# Coincidences

Alcra
Posers and Puzzles 16 Mar '05 14:24
1. Alcra
Lazy Sod
16 Mar '05 14:24
If one takes a group of 64 individuals, and asked them for their birthdates (day and month, not year), the chances of there being at least one match (at least two persons born on the same day of the same month), is 99% (actually about 995/1000).

"Logic" dictates that is should be 64/365 (or 1 in 6ish). Note, I say "logic".

Now, can a mathematically inclined person please explain to me in layman terms, why this is? (the 99% thing, not the "logic" thing!)

Oh, also, please will anyone else share any "weird" coincidences of a mathematical nature? (Not "One time, when my aunt was at the store, you will NEVER believe who she saw, buying tooth paste, no less"ðŸ˜‰

alcra
2. 16 Mar '05 15:043 edits
Originally posted by Alcra
If one takes a group of 64 individuals, and asked them for their birthdates (day and month, not year), the chances of there being at least one match (at least two persons born on the same day of the same month), is 99% (actually about 995/100 ...[text shortened]... NEVER believe who she saw, buying tooth paste, no less"ðŸ˜‰

alcra
OK, here is with some simplifications (366 equally probable birthdays):

The probability of having 'at least one double' = 1- the probability of having no doubles at all. Which is

for one student: 366/366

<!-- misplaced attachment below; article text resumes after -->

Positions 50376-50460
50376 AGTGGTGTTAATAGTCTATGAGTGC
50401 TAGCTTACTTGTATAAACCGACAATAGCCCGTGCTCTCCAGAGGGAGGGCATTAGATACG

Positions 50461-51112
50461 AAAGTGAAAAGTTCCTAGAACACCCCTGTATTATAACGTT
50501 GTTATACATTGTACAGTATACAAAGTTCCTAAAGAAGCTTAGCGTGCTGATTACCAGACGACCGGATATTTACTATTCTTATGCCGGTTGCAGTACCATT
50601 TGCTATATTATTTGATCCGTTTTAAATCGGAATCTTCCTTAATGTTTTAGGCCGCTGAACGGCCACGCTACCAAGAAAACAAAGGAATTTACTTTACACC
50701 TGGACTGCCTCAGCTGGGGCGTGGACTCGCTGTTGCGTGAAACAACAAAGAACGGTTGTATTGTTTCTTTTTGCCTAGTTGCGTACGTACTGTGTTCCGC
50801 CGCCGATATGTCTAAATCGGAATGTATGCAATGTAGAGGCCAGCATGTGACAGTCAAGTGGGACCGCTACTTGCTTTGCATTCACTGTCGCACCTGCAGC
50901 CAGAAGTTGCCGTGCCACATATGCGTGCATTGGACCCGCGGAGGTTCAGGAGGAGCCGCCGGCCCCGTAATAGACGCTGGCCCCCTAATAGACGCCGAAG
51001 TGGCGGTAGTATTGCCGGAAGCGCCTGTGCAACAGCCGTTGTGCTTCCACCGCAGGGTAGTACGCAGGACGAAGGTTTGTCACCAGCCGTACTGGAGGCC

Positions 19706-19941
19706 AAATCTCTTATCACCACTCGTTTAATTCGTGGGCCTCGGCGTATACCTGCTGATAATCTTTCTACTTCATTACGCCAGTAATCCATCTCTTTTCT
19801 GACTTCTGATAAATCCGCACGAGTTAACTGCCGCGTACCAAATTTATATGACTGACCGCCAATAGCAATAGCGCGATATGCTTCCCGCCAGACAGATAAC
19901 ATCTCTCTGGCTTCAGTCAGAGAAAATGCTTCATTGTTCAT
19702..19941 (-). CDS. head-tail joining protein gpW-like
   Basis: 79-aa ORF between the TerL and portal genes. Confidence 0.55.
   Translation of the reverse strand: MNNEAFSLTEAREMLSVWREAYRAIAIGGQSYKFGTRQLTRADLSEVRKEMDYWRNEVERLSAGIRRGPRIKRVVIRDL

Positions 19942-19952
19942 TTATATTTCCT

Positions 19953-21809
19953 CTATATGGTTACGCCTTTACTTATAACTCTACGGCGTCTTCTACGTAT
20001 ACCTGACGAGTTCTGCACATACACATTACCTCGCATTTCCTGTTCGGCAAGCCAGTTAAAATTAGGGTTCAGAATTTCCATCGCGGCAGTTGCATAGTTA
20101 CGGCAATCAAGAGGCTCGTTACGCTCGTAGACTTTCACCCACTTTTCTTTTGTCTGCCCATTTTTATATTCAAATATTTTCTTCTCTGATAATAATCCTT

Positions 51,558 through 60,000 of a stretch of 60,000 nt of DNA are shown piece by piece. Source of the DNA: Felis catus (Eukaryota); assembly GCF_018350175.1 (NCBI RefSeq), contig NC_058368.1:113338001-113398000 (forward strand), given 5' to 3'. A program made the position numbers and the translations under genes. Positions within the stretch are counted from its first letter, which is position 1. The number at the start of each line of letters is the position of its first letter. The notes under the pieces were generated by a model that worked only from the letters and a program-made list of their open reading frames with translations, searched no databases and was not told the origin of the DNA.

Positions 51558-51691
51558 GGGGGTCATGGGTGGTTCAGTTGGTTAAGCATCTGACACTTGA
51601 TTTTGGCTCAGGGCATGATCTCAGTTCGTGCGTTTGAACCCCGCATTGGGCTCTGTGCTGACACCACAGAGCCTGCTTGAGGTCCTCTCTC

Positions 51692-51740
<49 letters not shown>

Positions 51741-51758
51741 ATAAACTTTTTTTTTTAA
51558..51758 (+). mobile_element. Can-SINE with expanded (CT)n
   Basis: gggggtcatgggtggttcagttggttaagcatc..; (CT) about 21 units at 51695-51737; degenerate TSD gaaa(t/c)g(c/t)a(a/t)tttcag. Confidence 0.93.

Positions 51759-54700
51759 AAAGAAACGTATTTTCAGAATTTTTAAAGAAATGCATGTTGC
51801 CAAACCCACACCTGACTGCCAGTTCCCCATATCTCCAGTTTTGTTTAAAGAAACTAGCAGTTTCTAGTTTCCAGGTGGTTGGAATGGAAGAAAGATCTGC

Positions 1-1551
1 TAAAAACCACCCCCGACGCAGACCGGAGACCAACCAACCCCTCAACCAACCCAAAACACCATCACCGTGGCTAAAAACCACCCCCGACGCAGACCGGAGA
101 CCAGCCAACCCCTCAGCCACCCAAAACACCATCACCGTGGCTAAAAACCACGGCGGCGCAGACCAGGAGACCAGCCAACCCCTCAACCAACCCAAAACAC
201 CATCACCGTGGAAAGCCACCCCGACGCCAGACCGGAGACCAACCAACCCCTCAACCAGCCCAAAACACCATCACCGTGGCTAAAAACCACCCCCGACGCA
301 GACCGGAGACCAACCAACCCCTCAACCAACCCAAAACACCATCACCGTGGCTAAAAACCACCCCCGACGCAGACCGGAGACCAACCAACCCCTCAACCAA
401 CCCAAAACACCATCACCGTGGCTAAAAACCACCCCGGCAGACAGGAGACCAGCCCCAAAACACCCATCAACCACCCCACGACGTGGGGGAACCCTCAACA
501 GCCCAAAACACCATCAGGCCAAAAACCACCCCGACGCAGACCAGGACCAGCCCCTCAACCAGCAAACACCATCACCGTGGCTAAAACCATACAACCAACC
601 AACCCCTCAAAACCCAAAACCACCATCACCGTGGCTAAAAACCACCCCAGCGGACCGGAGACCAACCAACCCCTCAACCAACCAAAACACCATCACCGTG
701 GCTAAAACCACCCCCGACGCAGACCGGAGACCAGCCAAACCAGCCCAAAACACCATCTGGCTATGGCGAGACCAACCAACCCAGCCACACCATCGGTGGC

for two students: 366*365/366*366
for three students: 366*365*364/366*366*366]
etc.

for n students:366*365* .... (366-n)/366^n
or, writtten otherwise: 366! / [(366-n)! * 366^n]

for 64 students : 366!/(362! * 366^64) = 0.29% chance of no doubles,
or 99.71 % chance of at least one double

Another example: you expect more than 50% of the classes with 23 students to have at least one double birthday
3. 16 Mar '05 18:163 edits
Ever tried working it out for at least k people with the same birthday? ðŸ™„
4. Acolyte
19 Mar '05 10:42
Originally posted by THUDandBLUNDER
Ever tried working it out for at least k people with the same birthday? ðŸ™„
For large k, the following approach might be useful:

Let Dk(x1,...,xk) be a polynomial which takes the value zero if x1 = x2 = ... = xk, and is not zero otherwise (eg the sum over i,j dinstinct of (xi-xj)^2). Let Pk be the product (over all subsets of size k of your set of people) of Dk. Then the probability you're looking for is prob(Pk = 0). This looks a bit ugly, but since Pk is a polynomial in independent random variables with a known distribution (assume uniform, to first approximation) it should be possible to deal with as long as you have a computer handy.
5. Red Matrix
21 Mar '05 11:35
Originally posted by Mephisto2
The probability of having 'at least one double' = 1- the probability of having no doubles at all. Which is

for one student: 366/366
for two students: 366*365/366*366
for three students: 366*365*364/366*366*366]
etc.

for n students:366*365* .... (366-n)/366^n
or, writtten otherwise: 366! / [(366-n)! * 366^n]

for 64 students : 366!/(362! * 366^64) = 0.29% chance of no doubles,
or 99.71 % chance of at least one double
Well, *that* was easy 'nuff!